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The Ashleys have five security cameras surrounding their home, an alarm, dead bolts on the doors and locks on all their windows.
They have turned their home into a fortress because they've been burgled four times in the past 18 months - and they're sick of it.
"I'm angry. I don't know what else we can do," Kelly Ashley said, following the most recent burglary of his South Auckland home on Monday. "I'm over it."
The latest burglary was captured by the family's security cameras, and they have given the footage to the police.
The Weymouth home was burgled three times in eight weeks around late November 2012, not long after they moved in. They got through last year without a repeat, before being hit again this week.
The family have lost cameras, mobile phones, laptops, an Xbox, a flatscreen TV, a guitar, power tools, more than $12,000 worth of jewellery, an e-reader and even meat from the freezer.
After the second burglary in 2012, they decided they needed security cameras. But while they were shopping for them, they got burgled again.
The burglars took all the electronic goods the family had only just bought after the first burglary.
"It's pretty much like a fortress, but they still get in. What else can we do? We shouldn't have to live like this," Mr Ashley said.
The footage of Monday's incident shows the burglars arriving at the house and walking nonchalantly up the drive before setting to work on the front door.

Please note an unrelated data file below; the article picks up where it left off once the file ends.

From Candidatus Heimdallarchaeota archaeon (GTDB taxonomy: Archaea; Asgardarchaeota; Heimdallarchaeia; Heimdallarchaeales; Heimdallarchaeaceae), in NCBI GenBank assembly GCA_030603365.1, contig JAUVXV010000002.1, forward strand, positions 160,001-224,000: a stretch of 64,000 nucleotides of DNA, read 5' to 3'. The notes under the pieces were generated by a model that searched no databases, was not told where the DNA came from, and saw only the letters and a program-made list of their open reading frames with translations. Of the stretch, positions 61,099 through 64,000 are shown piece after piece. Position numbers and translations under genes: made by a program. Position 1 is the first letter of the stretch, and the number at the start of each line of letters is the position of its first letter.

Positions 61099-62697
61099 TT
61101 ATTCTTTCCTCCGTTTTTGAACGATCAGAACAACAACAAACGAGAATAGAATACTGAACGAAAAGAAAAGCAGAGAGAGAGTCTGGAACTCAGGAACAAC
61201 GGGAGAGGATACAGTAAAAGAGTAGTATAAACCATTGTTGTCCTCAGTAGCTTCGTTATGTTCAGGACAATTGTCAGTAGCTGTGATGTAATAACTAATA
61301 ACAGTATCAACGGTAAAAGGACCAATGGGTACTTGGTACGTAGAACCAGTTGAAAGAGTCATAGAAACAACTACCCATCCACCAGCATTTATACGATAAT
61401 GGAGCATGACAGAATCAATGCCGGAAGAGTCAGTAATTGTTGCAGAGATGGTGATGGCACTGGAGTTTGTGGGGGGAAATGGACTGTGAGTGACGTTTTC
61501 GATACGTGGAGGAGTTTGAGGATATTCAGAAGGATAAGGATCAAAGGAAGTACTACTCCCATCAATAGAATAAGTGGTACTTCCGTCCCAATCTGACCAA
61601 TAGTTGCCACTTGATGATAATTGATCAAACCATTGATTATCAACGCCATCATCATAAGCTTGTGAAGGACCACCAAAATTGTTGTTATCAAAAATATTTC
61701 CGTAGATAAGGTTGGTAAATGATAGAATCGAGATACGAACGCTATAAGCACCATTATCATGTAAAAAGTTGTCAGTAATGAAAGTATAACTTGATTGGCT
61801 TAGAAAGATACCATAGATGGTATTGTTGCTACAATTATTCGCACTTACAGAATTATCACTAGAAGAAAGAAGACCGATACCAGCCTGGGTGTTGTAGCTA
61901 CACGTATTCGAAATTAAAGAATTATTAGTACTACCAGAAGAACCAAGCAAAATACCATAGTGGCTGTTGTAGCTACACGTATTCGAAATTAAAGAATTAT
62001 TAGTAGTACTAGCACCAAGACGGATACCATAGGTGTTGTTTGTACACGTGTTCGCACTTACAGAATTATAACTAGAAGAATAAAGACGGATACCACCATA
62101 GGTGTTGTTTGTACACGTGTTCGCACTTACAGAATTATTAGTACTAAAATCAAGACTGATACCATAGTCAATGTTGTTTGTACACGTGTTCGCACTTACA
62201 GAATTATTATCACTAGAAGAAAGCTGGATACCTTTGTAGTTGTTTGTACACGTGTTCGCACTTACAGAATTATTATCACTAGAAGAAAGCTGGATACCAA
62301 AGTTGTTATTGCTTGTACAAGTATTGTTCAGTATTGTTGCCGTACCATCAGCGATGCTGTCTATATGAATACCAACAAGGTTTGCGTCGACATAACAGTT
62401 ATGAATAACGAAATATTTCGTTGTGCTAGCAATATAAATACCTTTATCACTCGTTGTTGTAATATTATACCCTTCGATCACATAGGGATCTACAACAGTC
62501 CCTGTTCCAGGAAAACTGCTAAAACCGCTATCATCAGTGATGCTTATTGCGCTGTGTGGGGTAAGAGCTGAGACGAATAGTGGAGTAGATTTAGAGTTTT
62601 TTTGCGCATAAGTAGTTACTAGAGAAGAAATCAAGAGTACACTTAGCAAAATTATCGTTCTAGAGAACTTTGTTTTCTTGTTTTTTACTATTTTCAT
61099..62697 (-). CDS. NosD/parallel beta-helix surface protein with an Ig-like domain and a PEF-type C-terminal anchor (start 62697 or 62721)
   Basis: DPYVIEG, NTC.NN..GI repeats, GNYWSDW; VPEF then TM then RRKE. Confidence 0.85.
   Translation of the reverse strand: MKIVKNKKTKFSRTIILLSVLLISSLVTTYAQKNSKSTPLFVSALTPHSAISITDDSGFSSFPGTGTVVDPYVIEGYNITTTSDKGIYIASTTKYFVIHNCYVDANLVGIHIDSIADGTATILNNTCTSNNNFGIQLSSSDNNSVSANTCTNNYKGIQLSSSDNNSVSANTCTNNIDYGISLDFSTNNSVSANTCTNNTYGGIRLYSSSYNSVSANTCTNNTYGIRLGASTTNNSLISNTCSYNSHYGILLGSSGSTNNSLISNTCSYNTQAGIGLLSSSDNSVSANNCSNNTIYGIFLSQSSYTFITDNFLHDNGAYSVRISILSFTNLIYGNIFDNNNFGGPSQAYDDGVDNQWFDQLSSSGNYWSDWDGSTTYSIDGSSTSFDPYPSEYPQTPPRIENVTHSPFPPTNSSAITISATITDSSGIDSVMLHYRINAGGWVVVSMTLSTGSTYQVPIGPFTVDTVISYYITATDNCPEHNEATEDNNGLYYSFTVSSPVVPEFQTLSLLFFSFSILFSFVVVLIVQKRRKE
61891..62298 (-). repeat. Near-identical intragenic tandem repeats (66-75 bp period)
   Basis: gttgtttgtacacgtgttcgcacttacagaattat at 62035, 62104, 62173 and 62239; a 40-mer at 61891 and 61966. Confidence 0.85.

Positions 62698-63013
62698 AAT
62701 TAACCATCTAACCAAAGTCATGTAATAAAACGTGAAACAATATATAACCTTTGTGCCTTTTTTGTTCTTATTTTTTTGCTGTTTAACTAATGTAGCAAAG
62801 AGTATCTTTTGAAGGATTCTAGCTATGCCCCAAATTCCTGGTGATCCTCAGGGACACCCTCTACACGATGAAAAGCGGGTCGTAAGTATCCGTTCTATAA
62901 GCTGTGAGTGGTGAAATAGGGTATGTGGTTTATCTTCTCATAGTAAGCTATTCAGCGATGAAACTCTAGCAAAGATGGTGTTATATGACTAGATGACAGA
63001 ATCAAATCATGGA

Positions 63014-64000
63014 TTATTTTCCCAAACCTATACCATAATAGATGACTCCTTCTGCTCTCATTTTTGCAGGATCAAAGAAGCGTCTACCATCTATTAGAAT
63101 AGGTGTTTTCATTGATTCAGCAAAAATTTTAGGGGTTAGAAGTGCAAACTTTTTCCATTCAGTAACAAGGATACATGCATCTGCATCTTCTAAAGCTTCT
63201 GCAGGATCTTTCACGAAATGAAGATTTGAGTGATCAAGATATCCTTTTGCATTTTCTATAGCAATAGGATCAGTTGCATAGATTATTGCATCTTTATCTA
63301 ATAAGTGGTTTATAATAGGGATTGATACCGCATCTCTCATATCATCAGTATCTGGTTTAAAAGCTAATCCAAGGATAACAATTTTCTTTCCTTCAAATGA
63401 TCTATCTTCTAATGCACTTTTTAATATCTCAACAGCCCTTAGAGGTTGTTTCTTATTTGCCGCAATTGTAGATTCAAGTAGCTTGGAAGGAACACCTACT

A camera easily visible above the door recorded them taking turns booting in the door.
Inspector Zane Hooper, prevention manager for Counties Manukau central police, said the burglars were clearly "motivated".
"On the face of it, Mr Ashley has taken good preventive steps to secure his property, and motivated offenders, irrespective of that, have victimised him."
The 2012 burglaries were part of a spate in the neighbourhood, he said.
The Ashleys received a $2000 grant from Victim Support for deadbolts and window locks. They've also just bought three more cameras to add to their system.
But despite their extensive preventive measures, their insurance fees went up.
"Our excess went up from $250 to $2500 overnight," Tracey Ashley said. "We're out of pocket big time on this one."
Insurance and Savings Ombudsman Karen Stevens said customers burgled many times were a high risk to their insurers.
Police statistics from 2012 show that a home is 18 per cent more likely to be a targeted again after being burgled once and 33 per cent more likely if burgled twice.
Anyone who recognises the men from the CCTV footage should contact Detective Sergeant Gareth Brown on (09) 261-1300.
- Sam Boyer of the New Zealand Herald